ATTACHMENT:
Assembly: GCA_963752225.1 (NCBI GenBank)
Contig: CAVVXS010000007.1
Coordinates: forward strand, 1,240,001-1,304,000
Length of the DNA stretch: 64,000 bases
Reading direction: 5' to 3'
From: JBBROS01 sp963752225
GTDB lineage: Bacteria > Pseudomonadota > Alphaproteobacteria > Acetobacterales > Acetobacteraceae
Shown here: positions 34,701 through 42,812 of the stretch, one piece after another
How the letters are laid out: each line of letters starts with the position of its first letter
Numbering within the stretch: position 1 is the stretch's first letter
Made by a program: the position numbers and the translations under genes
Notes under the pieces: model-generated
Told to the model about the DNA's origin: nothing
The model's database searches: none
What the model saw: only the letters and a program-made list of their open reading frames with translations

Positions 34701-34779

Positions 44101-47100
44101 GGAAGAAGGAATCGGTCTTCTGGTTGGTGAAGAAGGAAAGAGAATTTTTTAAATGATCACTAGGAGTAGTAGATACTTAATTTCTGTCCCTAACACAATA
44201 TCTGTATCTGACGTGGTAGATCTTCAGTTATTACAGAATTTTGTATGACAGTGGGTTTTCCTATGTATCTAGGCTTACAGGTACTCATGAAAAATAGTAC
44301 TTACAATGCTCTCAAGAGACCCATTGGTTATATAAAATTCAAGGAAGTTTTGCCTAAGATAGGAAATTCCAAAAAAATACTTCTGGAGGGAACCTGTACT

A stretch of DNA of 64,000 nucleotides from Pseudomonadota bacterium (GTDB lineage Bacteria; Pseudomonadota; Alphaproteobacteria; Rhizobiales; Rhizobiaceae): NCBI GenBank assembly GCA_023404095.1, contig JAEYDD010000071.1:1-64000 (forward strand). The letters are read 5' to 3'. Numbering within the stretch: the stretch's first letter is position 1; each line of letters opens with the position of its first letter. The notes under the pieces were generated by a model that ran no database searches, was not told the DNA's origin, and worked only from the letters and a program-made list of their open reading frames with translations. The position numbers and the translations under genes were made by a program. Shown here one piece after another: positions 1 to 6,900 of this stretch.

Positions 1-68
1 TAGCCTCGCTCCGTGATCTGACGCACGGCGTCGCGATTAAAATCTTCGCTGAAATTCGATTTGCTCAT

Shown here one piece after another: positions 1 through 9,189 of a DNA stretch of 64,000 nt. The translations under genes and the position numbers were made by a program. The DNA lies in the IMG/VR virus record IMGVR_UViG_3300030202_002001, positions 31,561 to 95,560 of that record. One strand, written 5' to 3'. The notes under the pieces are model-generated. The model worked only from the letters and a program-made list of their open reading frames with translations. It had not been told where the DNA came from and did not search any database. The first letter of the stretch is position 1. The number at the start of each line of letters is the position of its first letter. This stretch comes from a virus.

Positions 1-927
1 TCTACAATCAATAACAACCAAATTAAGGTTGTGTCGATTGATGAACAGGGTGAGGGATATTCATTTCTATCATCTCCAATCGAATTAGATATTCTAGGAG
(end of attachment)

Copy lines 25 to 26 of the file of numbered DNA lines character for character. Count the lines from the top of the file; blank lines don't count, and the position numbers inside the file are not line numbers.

Positions 1-927
1 TCTACAATCAATAACAACCAAATTAAGGTTGTGTCGATTGATGAACAGGGTGAGGGATATTCATTTCTATCATCTCCAATCGAATTAGATATTCTAGGAG